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Friday, April 16, 2021

Fatma Shadad, the woman who pushed boundaries with her melodic voice

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Fatma’s inspiring story and folklore art made her one of Qatar’s most iconic females. Today, her death is felt across the country.

Talented, fearless, and a woman with the voice of Common Nightingale: these are all words used to describe Fatma Shadad, one of Qatar’s folk art pioneers and head of the country’s first ever all-women’s music band. The country mourns her death, but her legacy will forever be remembered.

“Today we lost the pioneer of folk art in Qatar, Fatima Shaddad, may God have mercy on her,” wrote Sheikha Al-Mayassa Al-Thani shortly after news of Fatima’s passing was reported.

Folk music in Qatar owes Fatma Shadad a lot, especially given that she presented the art in a way that was mesmerizing for many whilst preserving its heritage for future generations. Supported by her boldness, she entered the worlds of theater, radio, and popular singing and became an icon.

Shadad’s ambition was to take folk songs to the world, showcasing the beautiful meaning behind them and preserving Qatar’s music history.

“Fatma Shaddad was a true role model. She was feisty yet loving to everyone. Fatma fought to keep an integral part of dying folklore alive and created career opportunities for all the women who joined her centre,” said Shaima Al-Tamimi, a fan.

“I am very saddened by her passing. It is a monumental loss for us all. May she rest in peace.”

Through her talent and music, Shadad was able to inspire so many women, for decades, she was a reference for folk songs that were sung in the country.

Early life:

Music was embedded in Shadad’s life from an early age. She grew up in a musical household, her father was the head of a local band and used to practice and play beautifully around the house, sparking young Fatima’s passion for music and setting her on a musical journey of her own. 

“My father’s band did not take any money. They used to do it out of passion. They used to gather together and perform, just out of love for music,” she said in an interview with Al-Rayyan TV.

As a young woman, music was more to her than just art, it was a form of expression, a way to push boundaries and keep the culture alive.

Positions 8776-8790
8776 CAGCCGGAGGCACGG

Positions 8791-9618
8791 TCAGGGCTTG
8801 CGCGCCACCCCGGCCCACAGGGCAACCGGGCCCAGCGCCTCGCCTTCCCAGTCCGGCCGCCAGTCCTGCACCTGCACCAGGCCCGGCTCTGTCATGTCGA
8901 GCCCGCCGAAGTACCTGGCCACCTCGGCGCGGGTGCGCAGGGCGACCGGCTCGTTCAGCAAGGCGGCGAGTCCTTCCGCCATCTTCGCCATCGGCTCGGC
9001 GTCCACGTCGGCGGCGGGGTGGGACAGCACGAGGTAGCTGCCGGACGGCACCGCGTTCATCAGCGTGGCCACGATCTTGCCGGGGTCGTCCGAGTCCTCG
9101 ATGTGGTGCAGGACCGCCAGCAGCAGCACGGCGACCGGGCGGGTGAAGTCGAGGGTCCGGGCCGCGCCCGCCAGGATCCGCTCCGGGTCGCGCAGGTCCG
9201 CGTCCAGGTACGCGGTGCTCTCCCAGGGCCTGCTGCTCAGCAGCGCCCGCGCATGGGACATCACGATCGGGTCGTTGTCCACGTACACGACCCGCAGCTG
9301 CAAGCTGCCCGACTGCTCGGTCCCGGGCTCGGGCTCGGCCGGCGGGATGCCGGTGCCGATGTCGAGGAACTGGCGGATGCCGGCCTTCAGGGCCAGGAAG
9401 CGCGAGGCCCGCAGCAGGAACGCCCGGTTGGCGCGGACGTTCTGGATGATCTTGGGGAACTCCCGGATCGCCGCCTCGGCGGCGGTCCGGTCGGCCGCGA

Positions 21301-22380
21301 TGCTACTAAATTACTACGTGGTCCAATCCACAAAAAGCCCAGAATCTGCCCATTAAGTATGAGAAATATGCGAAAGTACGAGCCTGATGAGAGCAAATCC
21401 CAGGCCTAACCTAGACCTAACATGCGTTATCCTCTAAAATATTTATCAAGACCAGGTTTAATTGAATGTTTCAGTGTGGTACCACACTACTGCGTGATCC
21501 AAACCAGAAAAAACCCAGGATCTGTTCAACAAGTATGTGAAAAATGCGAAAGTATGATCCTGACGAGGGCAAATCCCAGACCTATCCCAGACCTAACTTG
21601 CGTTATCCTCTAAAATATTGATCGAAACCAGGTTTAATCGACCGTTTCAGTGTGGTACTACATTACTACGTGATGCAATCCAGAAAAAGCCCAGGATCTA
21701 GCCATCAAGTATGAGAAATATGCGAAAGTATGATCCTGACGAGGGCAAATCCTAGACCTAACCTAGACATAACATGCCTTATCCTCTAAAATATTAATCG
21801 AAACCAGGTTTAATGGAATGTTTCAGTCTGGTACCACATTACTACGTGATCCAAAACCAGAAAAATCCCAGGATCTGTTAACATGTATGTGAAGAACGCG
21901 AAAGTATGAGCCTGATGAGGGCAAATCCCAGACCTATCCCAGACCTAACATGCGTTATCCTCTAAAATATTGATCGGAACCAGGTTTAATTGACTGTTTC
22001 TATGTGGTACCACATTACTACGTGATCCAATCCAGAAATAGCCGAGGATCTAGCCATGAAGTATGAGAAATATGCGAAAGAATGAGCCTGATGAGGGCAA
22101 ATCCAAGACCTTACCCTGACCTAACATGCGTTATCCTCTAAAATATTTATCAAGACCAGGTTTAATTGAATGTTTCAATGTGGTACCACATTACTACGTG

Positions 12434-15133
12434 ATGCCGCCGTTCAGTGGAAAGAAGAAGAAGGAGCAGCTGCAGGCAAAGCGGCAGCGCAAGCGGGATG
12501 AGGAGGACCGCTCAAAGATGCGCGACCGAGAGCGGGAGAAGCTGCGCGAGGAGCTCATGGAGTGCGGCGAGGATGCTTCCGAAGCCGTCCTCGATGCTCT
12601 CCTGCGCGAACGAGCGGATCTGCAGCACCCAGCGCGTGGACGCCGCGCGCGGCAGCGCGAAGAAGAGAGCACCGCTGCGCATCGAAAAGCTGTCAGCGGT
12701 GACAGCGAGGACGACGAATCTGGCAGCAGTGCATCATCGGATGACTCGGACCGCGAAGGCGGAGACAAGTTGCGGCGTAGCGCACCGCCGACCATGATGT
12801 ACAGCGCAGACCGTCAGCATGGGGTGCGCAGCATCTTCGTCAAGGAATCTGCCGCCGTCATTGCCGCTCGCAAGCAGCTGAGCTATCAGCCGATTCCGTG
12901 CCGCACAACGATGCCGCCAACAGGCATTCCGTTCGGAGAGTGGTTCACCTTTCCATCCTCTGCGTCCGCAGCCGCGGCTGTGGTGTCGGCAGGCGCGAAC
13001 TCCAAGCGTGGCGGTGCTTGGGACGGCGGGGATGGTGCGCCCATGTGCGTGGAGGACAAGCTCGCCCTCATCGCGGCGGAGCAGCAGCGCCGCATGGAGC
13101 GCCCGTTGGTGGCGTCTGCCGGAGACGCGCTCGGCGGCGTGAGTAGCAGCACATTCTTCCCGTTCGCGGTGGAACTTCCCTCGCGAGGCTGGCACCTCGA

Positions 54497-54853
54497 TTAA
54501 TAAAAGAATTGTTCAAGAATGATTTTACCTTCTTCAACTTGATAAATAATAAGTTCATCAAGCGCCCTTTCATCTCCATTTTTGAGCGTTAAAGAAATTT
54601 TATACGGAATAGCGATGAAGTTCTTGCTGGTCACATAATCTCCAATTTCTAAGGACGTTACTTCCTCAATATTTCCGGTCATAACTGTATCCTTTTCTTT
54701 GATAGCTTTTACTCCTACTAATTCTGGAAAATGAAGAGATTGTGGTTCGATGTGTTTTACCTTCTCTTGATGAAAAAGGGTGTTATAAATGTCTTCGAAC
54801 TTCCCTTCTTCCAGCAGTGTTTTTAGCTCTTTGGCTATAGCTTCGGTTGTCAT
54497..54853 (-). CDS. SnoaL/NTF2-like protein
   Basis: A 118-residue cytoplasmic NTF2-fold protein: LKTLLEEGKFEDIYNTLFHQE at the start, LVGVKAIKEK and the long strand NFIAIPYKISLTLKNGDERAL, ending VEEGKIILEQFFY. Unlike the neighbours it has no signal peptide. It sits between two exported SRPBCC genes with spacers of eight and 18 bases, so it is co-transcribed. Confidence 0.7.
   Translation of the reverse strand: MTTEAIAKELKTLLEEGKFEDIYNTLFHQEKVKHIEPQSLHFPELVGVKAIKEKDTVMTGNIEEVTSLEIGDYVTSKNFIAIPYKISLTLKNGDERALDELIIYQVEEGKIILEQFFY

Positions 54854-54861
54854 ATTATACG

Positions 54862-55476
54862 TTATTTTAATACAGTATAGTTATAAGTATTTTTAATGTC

Growing up, Fatima always dreamed of starting a female singing group that would delve into the heritage and history of Qatari music, preserving the art for the next generations so it is never forgotten. However, during that period, creating a women’s band seemed little more than a far fetched dream. 

But that did not stop her from fighting for it.

Twitter/@fartqa

After the death of her father, Fatima’s mother took over the band and asked its members to let her daughters play, a big step in realising her daughter’s dream. 

Read also: ‘Qatar Al Fann’ exhibition opens at Fire Station.

With a little determination and a perfect way of persuasion, Shadad was able to form her own band, which was the first step to her musical career. During holidays, the band would tour the country and mesmerize everyone with their talent. From then, Fatima, who was a young woman dreaming about folk music, became one of Qatar’s most iconic singers.

“I want the band to honour Qatar when it performs globally by achieving high success rates and distinction of one hundred percent, especially since audiences who follow the band are always in awe of popular heritage,” said Shadad in 2014 in an interview with Al Sharq.

“The band offers a kind of art that had ceased to exist.”

Her career

Twittter/ @fartqa

Fatma saw her journey as more than just that of music, but rather a look into the country’s history. Throughout her career, she researched extensively about Qatar’s heritage, aiming to present music that would accurately reflect it.

According to Aljazeera, Fatma sought help from the Qatari researcher in lyrical heritage Yousef Bin Hassan to know more about the country’s traditions and how to accurately present folk music. 

One of her most prominent songs is “gharby hawakom ya ahl el Doha” or “غربي هواكم يا أهل الدوحة” which was sung by almost every folk artist in the region, and was even used to welcome Qatari delegations abroad. 

Shadad also pushed gender boundaries, fighting for women’s rights in the music sector. Throughout her career, she provided numerous women with jobs and opportunities, aiming to set an example for younger people and those aspiring to follow in her footsteps.

Read more: Third Katara handicrafts exhibition unfolds global talents

When asked by Alaraby about what her title as a female Qatari folk singer means to her as someone living in a conservative society where women rarely enter the artistic arena, she said “many of our people consider singing and art a defect, but I never looked at it that way, I always knew I was born to sing and to preserve the Qatari singing heritage from extinction and pass it on to the next generations.”

In 2014, Fatima Shadad said that the band succeeded in shedding light on a number of women’s folk art that had disappeared for decades, making her dream of reviving folklore in the country a reality.

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